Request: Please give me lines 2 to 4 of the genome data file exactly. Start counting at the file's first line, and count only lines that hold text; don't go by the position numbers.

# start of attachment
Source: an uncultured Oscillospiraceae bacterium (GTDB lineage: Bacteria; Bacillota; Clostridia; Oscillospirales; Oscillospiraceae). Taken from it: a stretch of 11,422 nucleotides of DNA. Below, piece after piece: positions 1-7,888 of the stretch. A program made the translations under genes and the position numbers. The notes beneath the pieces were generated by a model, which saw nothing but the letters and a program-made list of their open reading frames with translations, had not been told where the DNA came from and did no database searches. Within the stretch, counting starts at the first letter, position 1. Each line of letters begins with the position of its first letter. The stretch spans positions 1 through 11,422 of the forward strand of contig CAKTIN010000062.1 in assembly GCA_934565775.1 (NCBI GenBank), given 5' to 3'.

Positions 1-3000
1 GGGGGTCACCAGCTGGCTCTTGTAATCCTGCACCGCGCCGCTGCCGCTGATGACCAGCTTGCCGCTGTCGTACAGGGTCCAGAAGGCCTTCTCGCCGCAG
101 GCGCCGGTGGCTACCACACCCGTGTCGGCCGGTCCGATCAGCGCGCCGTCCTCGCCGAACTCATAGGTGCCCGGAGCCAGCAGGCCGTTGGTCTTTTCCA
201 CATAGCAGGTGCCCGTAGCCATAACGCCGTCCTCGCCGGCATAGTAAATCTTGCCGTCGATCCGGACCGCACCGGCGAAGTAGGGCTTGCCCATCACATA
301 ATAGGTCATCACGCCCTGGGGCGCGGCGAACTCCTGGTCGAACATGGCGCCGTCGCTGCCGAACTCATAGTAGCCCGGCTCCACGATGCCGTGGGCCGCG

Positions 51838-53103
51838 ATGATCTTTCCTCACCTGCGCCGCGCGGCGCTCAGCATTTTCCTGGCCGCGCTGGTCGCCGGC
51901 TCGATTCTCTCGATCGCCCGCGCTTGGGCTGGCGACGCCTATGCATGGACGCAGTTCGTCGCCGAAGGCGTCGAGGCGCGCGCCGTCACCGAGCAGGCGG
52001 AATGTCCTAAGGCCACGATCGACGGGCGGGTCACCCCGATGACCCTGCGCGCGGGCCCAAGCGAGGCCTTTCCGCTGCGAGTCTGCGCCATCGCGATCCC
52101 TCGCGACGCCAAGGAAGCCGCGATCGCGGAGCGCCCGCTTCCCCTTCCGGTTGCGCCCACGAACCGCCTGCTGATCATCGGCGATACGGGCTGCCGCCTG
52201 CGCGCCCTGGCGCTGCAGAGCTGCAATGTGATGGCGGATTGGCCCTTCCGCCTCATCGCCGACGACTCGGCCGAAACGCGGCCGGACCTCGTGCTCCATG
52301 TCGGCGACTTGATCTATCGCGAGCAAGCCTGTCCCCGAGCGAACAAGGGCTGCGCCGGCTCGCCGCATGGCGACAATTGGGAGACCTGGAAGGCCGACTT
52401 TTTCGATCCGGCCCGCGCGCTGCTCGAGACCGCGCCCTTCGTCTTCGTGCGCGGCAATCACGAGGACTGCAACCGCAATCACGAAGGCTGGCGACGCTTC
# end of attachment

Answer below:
Positions 1-3000
1 GGGGGTCACCAGCTGGCTCTTGTAATCCTGCACCGCGCCGCTGCCGCTGATGACCAGCTTGCCGCTGTCGTACAGGGTCCAGAAGGCCTTCTCGCCGCAG
101 GCGCCGGTGGCTACCACACCCGTGTCGGCCGGTCCGATCAGCGCGCCGTCCTCGCCGAACTCATAGGTGCCCGGAGCCAGCAGGCCGTTGGTCTTTTCCA